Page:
Pearly White: River of Teeth by Sarah Gailey

If you’re a regular reader, you’re already familiar with Sarah Gailey and her brilliant Women of Harry Potter series, which received a deserved Hugo nomination for Best Related Work. Gailey also earned her way onto the John W. Campbell Award shortlist, which recognizes the best new voices in science fiction and fantasy. Remarkably, Gailey did so without ever having published anything longer than a short story. One quick look at her resume, though—I recommend starting with “Of Blood and Bronze” (Devilfish Review, 2016) or “Homesick” (Fireside, 2016)—and it’s clear why she’s included alongside other terrific authors like Ada Palmer and Kelly Robson. Gailey’s stories maintain a razor-sharp balance between amusing and emotionally affecting; her characters are interesting and unpredictable; her prose is brisk, her dialogue sharp. Gailey’s debut novella, River of Teeth, has everything that makes these short stories great, with the added benefit of room to breathe.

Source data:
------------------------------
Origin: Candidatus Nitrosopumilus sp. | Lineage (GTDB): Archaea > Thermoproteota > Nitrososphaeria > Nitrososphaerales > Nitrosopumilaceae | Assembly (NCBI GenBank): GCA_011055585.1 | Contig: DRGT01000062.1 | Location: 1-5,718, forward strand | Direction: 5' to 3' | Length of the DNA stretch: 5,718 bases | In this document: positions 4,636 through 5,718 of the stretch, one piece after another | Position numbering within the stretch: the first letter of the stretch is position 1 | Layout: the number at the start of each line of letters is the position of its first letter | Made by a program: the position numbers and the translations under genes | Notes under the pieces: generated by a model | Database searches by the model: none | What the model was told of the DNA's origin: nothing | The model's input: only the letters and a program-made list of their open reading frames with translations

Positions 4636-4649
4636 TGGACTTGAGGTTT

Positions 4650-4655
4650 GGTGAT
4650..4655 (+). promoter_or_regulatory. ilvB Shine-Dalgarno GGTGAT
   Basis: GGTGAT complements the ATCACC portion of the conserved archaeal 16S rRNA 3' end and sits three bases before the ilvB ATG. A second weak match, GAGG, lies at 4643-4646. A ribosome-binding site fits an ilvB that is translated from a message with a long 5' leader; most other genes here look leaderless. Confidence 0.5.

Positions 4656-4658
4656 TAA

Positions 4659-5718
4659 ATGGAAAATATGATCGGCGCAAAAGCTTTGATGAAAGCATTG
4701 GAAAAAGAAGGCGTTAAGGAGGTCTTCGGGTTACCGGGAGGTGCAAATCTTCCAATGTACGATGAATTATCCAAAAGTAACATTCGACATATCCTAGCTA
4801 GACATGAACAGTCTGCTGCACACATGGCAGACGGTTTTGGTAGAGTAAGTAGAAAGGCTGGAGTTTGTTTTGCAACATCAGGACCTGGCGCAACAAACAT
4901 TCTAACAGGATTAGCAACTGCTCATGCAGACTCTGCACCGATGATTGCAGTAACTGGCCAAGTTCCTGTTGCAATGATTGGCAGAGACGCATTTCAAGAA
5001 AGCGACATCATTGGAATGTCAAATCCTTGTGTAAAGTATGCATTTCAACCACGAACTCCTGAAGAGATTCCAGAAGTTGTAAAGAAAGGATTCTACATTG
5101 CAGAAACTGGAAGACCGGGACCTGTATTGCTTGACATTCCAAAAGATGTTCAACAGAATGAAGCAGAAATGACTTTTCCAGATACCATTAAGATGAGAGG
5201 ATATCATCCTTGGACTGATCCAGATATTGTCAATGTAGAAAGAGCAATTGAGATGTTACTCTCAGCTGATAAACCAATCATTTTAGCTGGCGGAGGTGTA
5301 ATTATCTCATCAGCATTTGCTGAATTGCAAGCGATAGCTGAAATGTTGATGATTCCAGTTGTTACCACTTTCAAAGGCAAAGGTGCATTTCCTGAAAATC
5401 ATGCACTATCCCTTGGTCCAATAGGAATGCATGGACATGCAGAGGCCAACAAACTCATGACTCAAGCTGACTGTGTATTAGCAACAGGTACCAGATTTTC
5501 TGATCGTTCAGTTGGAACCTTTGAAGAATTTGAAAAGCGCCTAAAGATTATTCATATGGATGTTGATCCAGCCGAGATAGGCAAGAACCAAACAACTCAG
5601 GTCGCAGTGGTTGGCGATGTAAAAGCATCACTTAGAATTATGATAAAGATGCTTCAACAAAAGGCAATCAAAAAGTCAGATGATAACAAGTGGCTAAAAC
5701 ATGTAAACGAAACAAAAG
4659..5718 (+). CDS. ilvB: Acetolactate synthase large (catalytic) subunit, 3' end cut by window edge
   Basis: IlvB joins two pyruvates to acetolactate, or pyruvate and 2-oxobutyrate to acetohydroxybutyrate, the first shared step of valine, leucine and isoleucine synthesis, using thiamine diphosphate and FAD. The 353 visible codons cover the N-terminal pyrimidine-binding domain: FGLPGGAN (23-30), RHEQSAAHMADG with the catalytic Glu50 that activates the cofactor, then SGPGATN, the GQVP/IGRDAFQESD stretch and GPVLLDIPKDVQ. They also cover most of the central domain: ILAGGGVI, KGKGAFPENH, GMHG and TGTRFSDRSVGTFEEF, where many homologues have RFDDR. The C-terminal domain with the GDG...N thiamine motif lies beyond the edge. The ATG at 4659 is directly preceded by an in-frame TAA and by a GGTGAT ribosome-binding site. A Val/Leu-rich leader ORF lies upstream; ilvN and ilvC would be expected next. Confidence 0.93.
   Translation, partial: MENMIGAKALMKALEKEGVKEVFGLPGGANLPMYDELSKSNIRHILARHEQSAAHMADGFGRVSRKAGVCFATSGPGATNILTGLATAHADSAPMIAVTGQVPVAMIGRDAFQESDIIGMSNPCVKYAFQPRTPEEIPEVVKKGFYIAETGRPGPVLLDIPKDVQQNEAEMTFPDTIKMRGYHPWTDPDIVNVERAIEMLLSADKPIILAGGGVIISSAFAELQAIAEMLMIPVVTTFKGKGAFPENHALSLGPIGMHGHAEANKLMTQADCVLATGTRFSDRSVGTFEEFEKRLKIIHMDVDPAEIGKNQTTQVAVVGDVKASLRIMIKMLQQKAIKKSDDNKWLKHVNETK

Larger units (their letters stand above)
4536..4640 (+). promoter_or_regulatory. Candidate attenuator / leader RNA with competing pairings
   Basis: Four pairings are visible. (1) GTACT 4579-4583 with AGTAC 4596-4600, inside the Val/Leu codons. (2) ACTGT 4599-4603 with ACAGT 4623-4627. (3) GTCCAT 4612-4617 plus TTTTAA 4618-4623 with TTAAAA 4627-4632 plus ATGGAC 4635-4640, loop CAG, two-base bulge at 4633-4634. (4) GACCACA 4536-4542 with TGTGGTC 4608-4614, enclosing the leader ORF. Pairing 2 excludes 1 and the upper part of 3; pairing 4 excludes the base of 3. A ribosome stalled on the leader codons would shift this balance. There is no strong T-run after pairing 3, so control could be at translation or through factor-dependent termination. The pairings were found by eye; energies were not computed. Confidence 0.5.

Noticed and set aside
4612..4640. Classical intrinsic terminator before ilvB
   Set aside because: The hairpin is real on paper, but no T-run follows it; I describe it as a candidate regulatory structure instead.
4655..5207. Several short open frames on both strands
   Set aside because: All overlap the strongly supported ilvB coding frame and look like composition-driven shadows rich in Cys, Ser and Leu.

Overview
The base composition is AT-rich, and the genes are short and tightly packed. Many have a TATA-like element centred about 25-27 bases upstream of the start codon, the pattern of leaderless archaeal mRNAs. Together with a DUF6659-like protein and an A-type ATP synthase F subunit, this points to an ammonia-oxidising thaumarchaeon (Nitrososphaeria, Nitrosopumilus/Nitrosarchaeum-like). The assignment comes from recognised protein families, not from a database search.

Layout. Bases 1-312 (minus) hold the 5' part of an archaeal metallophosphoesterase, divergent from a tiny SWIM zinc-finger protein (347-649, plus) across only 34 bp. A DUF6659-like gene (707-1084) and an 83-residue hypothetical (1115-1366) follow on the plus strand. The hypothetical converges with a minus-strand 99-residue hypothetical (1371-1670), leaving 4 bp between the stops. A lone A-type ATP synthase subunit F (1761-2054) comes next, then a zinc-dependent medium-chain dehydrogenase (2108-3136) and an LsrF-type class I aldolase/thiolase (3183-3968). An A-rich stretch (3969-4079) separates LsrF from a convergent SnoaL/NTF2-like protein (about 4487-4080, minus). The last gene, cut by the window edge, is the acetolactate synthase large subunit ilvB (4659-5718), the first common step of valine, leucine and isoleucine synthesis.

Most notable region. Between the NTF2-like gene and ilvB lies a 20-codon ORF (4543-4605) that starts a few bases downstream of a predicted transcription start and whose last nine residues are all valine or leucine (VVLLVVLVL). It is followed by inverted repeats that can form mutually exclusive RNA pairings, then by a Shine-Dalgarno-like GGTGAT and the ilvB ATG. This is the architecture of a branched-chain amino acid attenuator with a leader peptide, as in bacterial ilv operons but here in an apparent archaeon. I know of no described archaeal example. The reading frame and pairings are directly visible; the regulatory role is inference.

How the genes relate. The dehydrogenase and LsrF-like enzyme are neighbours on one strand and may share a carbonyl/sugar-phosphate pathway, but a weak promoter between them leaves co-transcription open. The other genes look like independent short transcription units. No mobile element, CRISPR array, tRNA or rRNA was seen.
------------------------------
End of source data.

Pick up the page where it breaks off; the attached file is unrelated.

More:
As Gailey explains in the book’s foreword, “In the early twentieth century, the Congress of our great nation debated a glorious plan to resolve a meat shortage in America. The plan was this: import hippos and raise them in Louisiana’s bayous.” This, of course, never came to pass—however, that didn’t stop Gailey’s imagination from running wild. River of Teeth is set in speculative America where this harebrained plan played out, and now feral hippos prowl the Harriet (a dammed up portion of the Mississippi River). Hired by the federal government to attend to the feral hippo situation, Winslow Remington Houndstooth sets out, Seven Samurai-style, to gather a team of criminals specialists, each with a particular set of skills.